Tea pouring into a cup.
Food - Drink
The Duchess Who Helped Make Tea Sandwiches A Long-Lasting Tradition
Some foods are so embedded in cultural norms that it's difficult to grasp that they weren't always popular. In Great Britain, one beloved tradition is the afternoon tea with dainty tea sandwiches, a practice that goes back to the time of Queen Victoria, though the queen wasn't the one who popularized finger sandwiches.
Anna Maria Stanhope, the 7th Duchess of Bedford and one of the Queen's ladies-in-waiting, often felt peckish hours before dinner and began requesting service of a light snack — finger sandwiches or biscuits — in her dressing room. She was so delighted with the little respite that she started inviting friends to join her.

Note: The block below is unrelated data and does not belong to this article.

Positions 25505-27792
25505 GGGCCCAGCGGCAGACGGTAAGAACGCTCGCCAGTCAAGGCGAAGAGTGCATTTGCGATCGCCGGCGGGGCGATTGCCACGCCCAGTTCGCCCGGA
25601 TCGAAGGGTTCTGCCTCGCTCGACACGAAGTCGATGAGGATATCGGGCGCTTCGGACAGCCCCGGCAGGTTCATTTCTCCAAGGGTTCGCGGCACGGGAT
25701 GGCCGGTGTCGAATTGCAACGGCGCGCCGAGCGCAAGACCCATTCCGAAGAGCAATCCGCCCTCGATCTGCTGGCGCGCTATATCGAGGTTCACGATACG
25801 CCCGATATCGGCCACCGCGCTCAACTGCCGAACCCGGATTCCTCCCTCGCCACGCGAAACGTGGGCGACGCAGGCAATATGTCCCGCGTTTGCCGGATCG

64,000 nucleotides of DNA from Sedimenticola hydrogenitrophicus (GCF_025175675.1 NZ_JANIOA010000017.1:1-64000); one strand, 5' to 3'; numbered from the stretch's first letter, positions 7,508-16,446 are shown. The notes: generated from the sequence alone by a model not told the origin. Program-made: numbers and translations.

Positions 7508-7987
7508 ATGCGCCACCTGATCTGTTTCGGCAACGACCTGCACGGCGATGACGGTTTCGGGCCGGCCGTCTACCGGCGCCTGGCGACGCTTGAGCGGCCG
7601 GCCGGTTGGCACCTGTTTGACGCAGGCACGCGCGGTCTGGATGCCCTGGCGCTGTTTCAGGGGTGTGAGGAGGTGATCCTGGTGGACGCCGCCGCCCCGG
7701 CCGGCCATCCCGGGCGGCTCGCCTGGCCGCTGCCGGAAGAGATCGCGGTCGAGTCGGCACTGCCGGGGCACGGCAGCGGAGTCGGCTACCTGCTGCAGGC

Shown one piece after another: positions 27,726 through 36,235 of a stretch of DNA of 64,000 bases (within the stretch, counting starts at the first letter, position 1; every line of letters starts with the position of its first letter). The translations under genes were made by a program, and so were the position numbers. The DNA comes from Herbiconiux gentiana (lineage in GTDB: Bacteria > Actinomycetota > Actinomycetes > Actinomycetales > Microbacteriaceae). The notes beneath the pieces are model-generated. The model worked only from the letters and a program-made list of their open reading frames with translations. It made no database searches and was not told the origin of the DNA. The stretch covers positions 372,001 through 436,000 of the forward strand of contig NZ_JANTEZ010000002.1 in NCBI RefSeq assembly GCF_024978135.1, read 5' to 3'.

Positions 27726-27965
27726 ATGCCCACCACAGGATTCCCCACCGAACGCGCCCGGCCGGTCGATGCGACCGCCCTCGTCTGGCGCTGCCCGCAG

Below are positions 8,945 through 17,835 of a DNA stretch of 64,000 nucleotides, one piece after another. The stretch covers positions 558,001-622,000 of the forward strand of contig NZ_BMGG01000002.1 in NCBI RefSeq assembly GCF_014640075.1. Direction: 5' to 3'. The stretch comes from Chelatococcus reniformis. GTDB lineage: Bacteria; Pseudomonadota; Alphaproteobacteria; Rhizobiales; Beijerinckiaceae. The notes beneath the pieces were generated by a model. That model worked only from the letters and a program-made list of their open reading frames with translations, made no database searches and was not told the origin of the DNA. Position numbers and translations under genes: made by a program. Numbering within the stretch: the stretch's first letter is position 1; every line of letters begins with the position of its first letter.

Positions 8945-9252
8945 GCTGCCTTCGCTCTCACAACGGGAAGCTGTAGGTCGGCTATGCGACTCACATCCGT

The Duchess of Bedford's habit quickly caught on among Britain's upper crust, and even Queen Victoria decided to host her own daily afternoon tea. Today, food at British afternoon tea still centers on crustless finger sandwiches with traditional fillings like jam, fresh cucumbers, egg salad with watercress, and many more.